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Greyhound BusIt was just before ten when John left Some Luck’s Iowa of a century back and returned to the real world. The bus was exiting Interstate 55 in accordance with the scheduled ten-minute stop just north of New Madrid, Missouri. Earbuds stopped playing his game and popped out his right side earpiece. “Hey? What’s going on? Do you think everything’s okay?” he asked.

John placed his book in his duffle and looked at the young man. “Yeah,” he said, nodding his head four times as he spoke, “just a scheduled stop. Ten minutes I think.”

“Oh. Cool. Where you going?”

“Chicago. You?”

“I’m getting off in Effingham. I go to Eastern,” the youngster said, seeming to assume that this information would clarify why he’d be heading to Effingham.

“That’s a college I assume?”

“University. Eastern Illinois University? It’s in Charleston.”

“Oh. That’s nice. What are you studying?”

“I’m undecided but I’m leaning toward graphic design. Hey? Can we get off the bus? I mean, and not get in trouble?”

“Sure. Stretch your legs. Use the bathroom. There might be a little lunch counter, though it could be closed by now.” John checked his watch. “It is after ten. Sure to be vending machines.”

“Cool. Thanks. Hey? If I leave should I take my bag?”

John shrugged. “I guess it depends on what’s in there. Should be safe but I take mine with me. Just cautious I guess. Or paranoid.”

“Well just because you’re paranoid that doesn’t mean they’re not out to get you; right?” he asked giving a big stage wink.

“Right,” John agreed with a big smile. “Is it very far to school? Where did you say? Charleston?”

“Not too bad. Half an hour. I got a buddy who said he’d pick me up.”.

“That’s nice.”

“Yeah. He’s a good guy.”

“Cool.”

“Cool,” the teen replied. After a short pause he asked, “You getting off?”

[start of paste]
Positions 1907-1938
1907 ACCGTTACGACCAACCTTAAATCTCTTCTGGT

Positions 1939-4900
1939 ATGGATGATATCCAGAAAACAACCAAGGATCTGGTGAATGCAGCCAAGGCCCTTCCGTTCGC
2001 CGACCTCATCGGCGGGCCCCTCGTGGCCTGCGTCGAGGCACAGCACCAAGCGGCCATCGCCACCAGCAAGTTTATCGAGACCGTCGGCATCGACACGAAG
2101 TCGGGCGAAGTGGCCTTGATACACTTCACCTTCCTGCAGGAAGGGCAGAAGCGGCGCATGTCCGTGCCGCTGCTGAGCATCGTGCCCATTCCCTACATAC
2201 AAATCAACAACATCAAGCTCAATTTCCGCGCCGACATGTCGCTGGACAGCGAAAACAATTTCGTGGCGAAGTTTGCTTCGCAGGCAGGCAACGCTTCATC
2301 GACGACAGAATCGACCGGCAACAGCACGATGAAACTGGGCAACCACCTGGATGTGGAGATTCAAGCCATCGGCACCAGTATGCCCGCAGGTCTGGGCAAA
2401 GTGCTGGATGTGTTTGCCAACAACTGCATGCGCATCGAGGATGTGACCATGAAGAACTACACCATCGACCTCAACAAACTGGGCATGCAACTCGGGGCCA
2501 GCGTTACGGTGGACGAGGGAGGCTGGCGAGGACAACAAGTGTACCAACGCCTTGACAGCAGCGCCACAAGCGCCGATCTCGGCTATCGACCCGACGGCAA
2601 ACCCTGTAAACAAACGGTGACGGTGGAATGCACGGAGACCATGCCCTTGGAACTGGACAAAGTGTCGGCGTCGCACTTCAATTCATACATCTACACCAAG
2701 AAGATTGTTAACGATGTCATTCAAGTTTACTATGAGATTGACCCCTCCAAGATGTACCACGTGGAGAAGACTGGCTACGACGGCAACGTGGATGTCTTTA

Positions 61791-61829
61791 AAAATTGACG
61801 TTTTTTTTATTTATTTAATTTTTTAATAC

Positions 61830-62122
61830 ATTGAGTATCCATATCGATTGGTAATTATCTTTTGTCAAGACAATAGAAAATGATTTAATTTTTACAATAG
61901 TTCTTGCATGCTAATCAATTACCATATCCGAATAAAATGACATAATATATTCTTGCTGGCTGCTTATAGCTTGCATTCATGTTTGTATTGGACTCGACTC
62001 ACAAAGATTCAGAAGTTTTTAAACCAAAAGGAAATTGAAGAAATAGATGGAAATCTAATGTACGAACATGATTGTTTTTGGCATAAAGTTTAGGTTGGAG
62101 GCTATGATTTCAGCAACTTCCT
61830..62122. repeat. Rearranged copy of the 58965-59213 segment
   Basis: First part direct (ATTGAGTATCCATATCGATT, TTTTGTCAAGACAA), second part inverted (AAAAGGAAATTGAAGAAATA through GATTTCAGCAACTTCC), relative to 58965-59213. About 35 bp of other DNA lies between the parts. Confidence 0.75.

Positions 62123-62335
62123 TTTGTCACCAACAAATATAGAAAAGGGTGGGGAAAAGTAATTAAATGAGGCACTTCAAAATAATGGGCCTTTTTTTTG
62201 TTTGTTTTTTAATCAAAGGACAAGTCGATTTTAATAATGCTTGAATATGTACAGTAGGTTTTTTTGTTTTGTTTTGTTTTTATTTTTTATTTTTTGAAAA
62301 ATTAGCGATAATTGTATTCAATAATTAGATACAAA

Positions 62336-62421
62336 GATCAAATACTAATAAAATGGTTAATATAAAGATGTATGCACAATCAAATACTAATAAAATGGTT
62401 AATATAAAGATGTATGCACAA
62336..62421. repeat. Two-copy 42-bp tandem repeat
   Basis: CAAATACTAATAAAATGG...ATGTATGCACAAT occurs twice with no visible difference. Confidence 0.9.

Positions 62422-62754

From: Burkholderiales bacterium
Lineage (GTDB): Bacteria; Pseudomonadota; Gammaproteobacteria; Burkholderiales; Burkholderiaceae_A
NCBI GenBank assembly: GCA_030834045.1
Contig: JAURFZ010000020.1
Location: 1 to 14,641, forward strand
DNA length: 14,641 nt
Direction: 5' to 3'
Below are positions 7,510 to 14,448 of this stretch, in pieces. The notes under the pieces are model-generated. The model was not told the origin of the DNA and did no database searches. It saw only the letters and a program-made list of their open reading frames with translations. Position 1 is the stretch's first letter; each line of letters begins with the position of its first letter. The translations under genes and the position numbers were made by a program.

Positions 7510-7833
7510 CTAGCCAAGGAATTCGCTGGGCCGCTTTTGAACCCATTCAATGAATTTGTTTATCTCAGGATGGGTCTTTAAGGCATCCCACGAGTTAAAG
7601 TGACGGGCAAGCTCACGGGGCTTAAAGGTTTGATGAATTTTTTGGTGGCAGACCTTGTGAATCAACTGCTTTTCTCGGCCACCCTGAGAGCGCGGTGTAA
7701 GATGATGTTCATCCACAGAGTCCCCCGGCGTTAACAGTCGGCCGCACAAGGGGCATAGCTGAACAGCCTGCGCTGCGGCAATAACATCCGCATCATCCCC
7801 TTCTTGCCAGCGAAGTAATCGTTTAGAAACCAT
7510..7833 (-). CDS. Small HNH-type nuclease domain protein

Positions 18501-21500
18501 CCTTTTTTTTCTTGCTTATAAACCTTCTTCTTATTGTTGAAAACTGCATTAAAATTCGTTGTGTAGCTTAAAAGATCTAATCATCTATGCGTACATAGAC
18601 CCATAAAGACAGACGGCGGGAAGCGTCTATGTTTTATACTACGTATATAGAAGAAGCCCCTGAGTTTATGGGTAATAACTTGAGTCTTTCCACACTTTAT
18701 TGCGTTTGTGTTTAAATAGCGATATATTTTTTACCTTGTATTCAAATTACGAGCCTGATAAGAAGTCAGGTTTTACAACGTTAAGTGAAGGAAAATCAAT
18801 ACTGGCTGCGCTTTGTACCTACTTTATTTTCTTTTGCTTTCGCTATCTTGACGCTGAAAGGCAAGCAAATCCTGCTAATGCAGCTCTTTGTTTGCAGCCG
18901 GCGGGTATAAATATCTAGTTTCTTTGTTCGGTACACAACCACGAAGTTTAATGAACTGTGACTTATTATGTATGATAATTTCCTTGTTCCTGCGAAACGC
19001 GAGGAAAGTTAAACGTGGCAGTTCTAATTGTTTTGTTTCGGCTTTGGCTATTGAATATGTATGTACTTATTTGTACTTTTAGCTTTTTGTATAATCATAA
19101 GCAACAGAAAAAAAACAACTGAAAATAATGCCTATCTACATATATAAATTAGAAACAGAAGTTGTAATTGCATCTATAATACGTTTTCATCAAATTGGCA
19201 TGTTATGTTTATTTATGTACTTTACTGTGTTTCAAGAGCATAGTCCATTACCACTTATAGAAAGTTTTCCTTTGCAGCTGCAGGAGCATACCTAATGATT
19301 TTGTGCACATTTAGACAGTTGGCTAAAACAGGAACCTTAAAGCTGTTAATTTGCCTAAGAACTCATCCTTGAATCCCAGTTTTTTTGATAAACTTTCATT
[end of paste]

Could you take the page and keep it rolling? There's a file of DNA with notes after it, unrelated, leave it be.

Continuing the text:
“Yeah. I like to use the restroom. Bus restrooms aren’t my favorite.”

“Or airplane; right?”

“Wouldn’t know. Never flown.”

“You’re kidding me! Really?”

“Really,” John answered, raising his eyebrows and nodding.

“That’s weird.”

John just shrugged.

“You going to take your bag?” the boy asked.

“Yep. They’re out to get me; remember?”

“What? Oh! Oh, yeah. Paranoid.”

“’Paranoia will destroy ya,’” John replied, slipping into his overcoat.

“What?”

“Old song. The Clash? You should look it up on YouTube,” John suggested. “You might like it.”

“Maybe I will.”

“Cool.”

“Cool,” repeated the teen

The bus pulled into the Greyhound station and the driver announced a ten-minute stop. John grabbed his bag and stood to leave but the youngster tugged his sleeve. “You were part right,” he said.

“Beg your pardon?” John asked.

“About the paranoia song?” he asked, holding up his electronic device. “It’s called Destroyer. 1981. The Kinks sang it. It’s good though.”

“Kinks? Yeah, that makes sense. Same time frame. Punk era. Hey! Could you do me a favor? Can you check on the relationship between Thor and Loki in the comic books?”

“What?”

“You know, the Marvel comic books, Thor, God of Thunder?”

“Like in the movies?”

“Yeah, like in the movies.”

“Sure? Aren’t they brothers?”

“I don’t think so,” John replied. “Can you check?”

“No problem.”

“Thanks.”

“So, did you do a lot of clubbing back then?” he asked as they made their way to the front of the bus.

“Not too much. I was still in diapers,” he threw over his shoulder as he walked quickly to the depot to beat the restroom line.

 

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